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ROGER OF WENDOVER Flowers of history. The history of England from the descent of the saxons to A.D. 1235. vol.2


Sir John Froissart's Chronicles of England, France, Spain and the Ajoining Countries from the latter part of the reign of Edward II to the coronation of Henry IV in 12 volumes 

Chronicles of Enguerrand De Monstrelet (Sir John Froissart's Chronicles continuation) in 13 volumes 

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Flowers of history. The history of England from the descent of the saxons to A.D. 1235. vol.2
page 33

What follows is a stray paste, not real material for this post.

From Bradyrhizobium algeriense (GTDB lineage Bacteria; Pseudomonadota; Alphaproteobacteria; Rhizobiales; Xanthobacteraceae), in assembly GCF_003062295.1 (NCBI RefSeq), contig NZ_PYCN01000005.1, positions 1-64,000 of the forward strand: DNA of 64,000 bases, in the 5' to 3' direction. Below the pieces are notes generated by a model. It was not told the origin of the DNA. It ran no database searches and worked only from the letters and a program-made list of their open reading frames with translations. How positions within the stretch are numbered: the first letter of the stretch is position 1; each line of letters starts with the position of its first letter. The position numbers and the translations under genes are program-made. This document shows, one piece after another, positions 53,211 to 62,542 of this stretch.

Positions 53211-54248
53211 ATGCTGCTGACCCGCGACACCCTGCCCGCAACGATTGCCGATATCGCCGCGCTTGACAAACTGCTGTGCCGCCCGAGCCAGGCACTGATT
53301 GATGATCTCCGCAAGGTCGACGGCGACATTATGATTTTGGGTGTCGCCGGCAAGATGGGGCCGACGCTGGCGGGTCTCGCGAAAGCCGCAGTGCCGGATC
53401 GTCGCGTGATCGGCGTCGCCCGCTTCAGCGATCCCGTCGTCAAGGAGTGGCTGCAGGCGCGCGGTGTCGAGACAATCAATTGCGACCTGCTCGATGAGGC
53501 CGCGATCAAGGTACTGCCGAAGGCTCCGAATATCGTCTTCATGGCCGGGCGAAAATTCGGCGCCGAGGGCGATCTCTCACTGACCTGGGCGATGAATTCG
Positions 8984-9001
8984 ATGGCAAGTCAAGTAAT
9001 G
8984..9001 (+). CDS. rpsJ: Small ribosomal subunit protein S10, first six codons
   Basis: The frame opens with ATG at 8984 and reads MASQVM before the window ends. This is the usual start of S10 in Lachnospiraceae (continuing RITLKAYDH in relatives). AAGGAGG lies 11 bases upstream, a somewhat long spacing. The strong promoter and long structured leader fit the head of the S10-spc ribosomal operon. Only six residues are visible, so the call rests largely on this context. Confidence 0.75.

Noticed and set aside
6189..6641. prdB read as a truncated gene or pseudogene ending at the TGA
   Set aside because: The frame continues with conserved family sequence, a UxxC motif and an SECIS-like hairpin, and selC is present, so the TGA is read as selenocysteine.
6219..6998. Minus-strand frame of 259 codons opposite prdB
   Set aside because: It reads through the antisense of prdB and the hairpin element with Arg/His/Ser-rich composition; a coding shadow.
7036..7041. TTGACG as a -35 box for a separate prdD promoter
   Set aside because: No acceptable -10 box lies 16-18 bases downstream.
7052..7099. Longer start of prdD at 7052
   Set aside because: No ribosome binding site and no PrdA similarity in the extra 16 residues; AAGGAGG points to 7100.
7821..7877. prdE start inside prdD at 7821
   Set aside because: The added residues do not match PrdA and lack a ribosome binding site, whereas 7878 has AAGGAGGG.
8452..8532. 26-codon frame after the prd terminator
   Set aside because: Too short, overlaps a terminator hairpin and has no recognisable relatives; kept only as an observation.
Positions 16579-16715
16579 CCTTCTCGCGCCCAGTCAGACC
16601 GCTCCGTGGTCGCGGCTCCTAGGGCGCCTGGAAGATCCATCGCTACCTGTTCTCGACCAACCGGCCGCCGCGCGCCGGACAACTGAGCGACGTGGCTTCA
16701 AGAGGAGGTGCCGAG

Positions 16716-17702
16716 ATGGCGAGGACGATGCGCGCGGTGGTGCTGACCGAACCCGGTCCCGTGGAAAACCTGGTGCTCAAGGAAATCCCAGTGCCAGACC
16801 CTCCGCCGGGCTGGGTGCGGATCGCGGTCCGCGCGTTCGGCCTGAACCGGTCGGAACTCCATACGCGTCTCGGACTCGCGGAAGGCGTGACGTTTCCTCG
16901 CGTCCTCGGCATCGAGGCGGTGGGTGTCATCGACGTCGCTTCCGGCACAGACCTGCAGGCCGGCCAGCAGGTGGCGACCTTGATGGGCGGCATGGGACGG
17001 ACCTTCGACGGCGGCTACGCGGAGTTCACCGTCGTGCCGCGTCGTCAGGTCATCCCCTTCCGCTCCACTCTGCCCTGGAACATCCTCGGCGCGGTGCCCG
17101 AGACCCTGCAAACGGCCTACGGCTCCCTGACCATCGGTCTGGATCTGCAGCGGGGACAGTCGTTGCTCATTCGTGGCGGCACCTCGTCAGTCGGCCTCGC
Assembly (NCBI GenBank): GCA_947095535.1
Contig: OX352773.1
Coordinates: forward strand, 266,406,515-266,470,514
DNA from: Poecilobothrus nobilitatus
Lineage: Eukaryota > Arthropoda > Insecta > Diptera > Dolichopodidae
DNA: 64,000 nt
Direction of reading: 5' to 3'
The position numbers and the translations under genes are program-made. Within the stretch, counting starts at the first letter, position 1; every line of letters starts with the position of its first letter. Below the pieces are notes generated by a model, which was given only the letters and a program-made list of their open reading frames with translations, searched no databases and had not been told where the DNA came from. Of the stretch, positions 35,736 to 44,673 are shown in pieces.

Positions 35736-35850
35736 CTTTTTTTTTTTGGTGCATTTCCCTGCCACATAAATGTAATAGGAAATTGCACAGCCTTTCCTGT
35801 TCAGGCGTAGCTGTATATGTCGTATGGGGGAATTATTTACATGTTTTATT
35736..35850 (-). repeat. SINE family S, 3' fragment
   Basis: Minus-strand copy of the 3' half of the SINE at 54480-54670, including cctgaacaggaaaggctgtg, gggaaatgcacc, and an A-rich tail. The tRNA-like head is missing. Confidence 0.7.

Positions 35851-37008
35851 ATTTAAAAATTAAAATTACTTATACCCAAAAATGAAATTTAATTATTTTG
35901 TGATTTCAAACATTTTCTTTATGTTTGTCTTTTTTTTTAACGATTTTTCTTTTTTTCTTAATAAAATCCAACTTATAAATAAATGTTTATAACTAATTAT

32 ROGER OF WEKDOVKK. [Λ. ο. 1 \7'J. whom he ardently loved, and perceiving his sincerity, he was no longer angry with him, but received his homage and oath of fidelity. When peace was fully made, and ratified all round by a kiss, the king released without ransom nine hundred and sixty-nine knights, whom he had taken in the war; but a few, whose excessive misdeeds had provoked him. in spite of his merciful inclinations, to anger, were, committed to still closer confinement. The young king, also, released without ransom all the knights whom he had taken in war, amounting in number to more than one hundred. Then the king, his father, sent letters into all parts of his dominions to inform them of the reconciliation which had taken place, that, as they had suffered generally by the war. they might now rejoice in the re-establishment of peace. The letters also notified that all castles which had been for tified against him during the war, should be reduced to the state in which they were before hostilities commenced.* William, the king of Scottami, makes peace with king Henry. The same year William king of Scotland, who was prisoner at Falaise, made peace with the king of England on the 8th of December, on the following terms. The king of Scotland declared himself the li egeman of the king of England, for the kingdom of Scotland and all his dominion.-, and did homage and allegiance to him as his especial lord, and to Henry, the king's son, saving his faith to his father : and in the same way all the bishops, with the carls and barons of Scotland, from whom the king wished to receive homage and fealty, and not only for themselves but for their successors, to the king and to his successors for ever, without mental reservation of any kind. Moreover, the king of Scots and all his men promised that they would not harbour in any part of their dominions fugitives out of England, but would arrest them and give them up to the king of England * " In the same year, a penerai council was held at Westminster on the fifteenth day of June, of which Italiani archbishop of Canterbury and legate of the apostolic s e, was president. linger archbishop of Yoik refused to attend. Itcjiinald earl of Cornwall «lieti in tliii year. Hugh Petroleonis, a cardinal deacon, came as legate to England, and gained favour in the sigh*, of the kmg by granting the power of handing priceU «»ver to die bcculur author.ty, fur forfeiture of land and lay demesnes."— Μ . 1Ά His.

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